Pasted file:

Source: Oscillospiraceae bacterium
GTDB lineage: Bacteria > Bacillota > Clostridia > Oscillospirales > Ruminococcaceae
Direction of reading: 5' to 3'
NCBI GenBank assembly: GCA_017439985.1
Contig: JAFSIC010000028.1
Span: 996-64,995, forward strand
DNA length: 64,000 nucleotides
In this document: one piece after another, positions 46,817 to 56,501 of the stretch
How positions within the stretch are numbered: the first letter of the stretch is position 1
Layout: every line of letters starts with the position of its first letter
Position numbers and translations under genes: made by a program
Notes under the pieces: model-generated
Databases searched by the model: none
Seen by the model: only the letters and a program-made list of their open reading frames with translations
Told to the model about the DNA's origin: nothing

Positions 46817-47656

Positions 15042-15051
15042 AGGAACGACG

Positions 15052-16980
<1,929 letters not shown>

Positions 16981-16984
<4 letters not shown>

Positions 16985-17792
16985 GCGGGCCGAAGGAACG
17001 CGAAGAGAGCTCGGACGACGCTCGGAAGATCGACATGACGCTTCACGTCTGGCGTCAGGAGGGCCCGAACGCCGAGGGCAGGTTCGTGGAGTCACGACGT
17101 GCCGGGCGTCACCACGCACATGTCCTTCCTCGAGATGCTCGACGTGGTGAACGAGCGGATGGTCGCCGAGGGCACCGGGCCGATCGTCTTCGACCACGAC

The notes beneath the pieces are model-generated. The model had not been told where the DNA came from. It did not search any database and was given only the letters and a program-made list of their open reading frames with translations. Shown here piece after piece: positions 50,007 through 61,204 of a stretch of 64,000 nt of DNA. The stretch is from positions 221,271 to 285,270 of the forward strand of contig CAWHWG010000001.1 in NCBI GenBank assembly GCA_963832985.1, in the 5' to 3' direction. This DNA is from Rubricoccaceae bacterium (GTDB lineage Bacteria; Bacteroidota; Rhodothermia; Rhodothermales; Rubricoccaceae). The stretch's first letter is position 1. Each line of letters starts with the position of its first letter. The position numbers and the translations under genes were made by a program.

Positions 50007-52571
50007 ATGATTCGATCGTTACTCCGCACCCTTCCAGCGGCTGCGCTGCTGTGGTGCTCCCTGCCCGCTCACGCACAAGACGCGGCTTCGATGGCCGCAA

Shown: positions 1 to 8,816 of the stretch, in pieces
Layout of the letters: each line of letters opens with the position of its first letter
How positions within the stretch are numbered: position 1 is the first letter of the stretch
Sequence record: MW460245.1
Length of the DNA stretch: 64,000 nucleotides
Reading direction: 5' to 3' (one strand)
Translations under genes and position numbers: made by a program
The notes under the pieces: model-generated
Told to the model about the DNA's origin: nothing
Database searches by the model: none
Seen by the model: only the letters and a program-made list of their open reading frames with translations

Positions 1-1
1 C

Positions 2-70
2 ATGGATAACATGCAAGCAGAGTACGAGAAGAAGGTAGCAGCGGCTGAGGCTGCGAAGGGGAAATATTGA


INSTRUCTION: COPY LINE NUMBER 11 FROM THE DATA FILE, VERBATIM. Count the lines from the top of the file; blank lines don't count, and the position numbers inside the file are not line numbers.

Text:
Position numbers and translations under genes: made by a program